Cloud Conformity Real-Time Threat Monitoring and Analysis (RTMA) engine detected an AWS user authentication request initiated from a non-authorized IP address (e.g. 220.127.116.11/32) or IP range (e.g. 10.0.0.0/16).
Allowing users to authenticate from blacklisted IPs could be very problematic because usually the authentication requests are coming from infected networks or individual machines, bots/botnets, people that are trying to access your AWS environment with malicious intent or former employees that are no longer qualified to access your AWS account resources.
For this conformity rule, a whitelisted IP represents an IP address that you can trust, that belongs to an eligible AWS user (root or IAM) which have the permission to access your AWS environment, meaning that the user authentication request is accepted, approved and recognized. In opposition, a blacklisted IP is an IP address that pose a threat to your AWS environment, from where all user authentication requests are marked as banned, unrecognized or suspicious.
This RTMA rule will help you to restrict access to your AWS services and resources only from a known IP address or range. As a security best practice, it is always recommended to restrict access to your AWS account from a compromised IP address or IP range as an effective way of minimizing the impact of security breaches.
In order to enable RTMA monitoring and detection for the current conformity rule, you must define the list of authorized (whitelisted) IP addresses or IP ranges within the rule configuration using the Cloud Conformity dashboard. Once the rule is configured and all whitelisted IPs are correctly defined, the intrusion detection becomes active and you will be notified by the Cloud Conformity RTMA agent for any login session initiated from a non-authorized IP address, notification alert that can help you take immediate actions to secure your AWS account, such as deleting the non-authorized IAM user or updating the right IAM policy by specifying the 'aws:SourceIp' condition within the access policy statement.
To adhere to security best practices and benefit from the RTMA detection used by this rule, you need to define first the IPs whitelist within the rule settings. You can specify the private individual IPs or private IP ranges using the CIDR notation, for example use 18.104.22.168/32 to whitelist a single IP address or 10.0.0.0/16 to whitelist an entire IP range, or you can specify a public individual IPs and IP ranges such as 22.214.171.124/32 and 126.96.36.199/16.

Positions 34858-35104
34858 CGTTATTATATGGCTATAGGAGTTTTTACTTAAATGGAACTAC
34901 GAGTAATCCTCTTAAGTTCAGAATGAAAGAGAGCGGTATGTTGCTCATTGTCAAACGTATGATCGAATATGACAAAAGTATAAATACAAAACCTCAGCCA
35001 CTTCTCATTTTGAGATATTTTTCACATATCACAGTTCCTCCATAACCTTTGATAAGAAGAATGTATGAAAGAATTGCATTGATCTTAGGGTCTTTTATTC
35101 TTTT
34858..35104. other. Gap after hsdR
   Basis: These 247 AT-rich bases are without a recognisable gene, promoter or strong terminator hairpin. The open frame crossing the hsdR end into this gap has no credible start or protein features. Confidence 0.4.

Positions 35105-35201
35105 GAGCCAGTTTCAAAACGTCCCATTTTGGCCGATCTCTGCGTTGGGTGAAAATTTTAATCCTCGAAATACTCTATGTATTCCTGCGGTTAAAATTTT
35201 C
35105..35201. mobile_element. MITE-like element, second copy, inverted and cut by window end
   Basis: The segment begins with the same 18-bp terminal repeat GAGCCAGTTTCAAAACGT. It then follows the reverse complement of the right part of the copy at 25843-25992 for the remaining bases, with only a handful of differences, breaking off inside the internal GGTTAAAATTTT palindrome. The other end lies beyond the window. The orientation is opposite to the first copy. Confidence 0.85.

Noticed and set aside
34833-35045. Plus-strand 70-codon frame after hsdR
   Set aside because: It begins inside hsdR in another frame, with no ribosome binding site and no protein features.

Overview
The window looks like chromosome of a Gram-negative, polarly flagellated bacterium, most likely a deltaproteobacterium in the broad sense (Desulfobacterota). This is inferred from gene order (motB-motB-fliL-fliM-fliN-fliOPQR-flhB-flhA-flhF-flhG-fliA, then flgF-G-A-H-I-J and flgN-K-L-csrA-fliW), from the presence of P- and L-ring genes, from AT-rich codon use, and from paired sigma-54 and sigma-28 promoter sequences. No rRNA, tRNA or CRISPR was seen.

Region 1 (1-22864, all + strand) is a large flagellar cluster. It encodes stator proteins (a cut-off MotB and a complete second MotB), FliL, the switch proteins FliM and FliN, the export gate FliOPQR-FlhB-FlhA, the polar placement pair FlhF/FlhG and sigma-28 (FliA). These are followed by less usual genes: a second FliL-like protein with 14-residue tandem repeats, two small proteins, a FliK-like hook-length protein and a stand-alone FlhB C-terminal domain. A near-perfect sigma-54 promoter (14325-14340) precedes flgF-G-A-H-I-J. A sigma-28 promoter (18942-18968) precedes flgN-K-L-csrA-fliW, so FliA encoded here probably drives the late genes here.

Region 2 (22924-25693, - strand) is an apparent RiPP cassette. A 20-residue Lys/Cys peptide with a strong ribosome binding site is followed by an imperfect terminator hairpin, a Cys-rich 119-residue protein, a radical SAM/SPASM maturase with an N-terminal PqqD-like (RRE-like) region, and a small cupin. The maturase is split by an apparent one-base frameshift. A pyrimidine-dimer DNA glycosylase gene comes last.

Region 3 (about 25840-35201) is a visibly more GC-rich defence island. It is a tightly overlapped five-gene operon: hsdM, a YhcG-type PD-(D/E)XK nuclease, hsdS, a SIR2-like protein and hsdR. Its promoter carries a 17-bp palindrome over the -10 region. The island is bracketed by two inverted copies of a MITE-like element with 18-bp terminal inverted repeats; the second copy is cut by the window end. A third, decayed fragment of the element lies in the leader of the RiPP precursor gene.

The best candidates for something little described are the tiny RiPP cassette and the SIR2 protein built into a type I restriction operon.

Monitoring user access in real-time is essential for keeping your Amazon Web Services account safe. With the Cloud Conformity RTMA logon monitoring that detects authentication requests made from non-authorized IP addresses you will gain real-time visibility into your AWS account login activity and help you respond fast to any unauthorized access session that could represent a threat to your AWS account.
To reduce exposure to this type of security issue, you can make use of a VPN connection by linking your AWS Virtual Private Cloud (VPC) to a remote network or individual machine or utilize the AWS Direct Connect service which makes it easy to establish a dedicated network connection from your individual user machines or organization network to your AWS VPC. You can also combine the connection created with Direct Connect with an AWS hardware VPN connection in order to create an IPsec-encrypted tunnel. If AWS Direct Connect or VPN connections are in use, the AWS users can access the organization resources only from an internal network to prevent all unauthorized access. Also, since most organizations disable internal and VPN network access when an employee or independent contractor exits, the access to the AWS environment for these users is automatically canceled.
Cloud Conformity RTMA enforces secure access to your AWS account by providing this real-time detection rule, responsible for sending notifications to you and your recipients in the event of an authentication from a blacklisted IP address or IP range, alert notifications that could help mitigate several types of risks such as data theft, hacking, corporate espionage, several kinds of attacks or even a former employee from your organization with malicious intentions.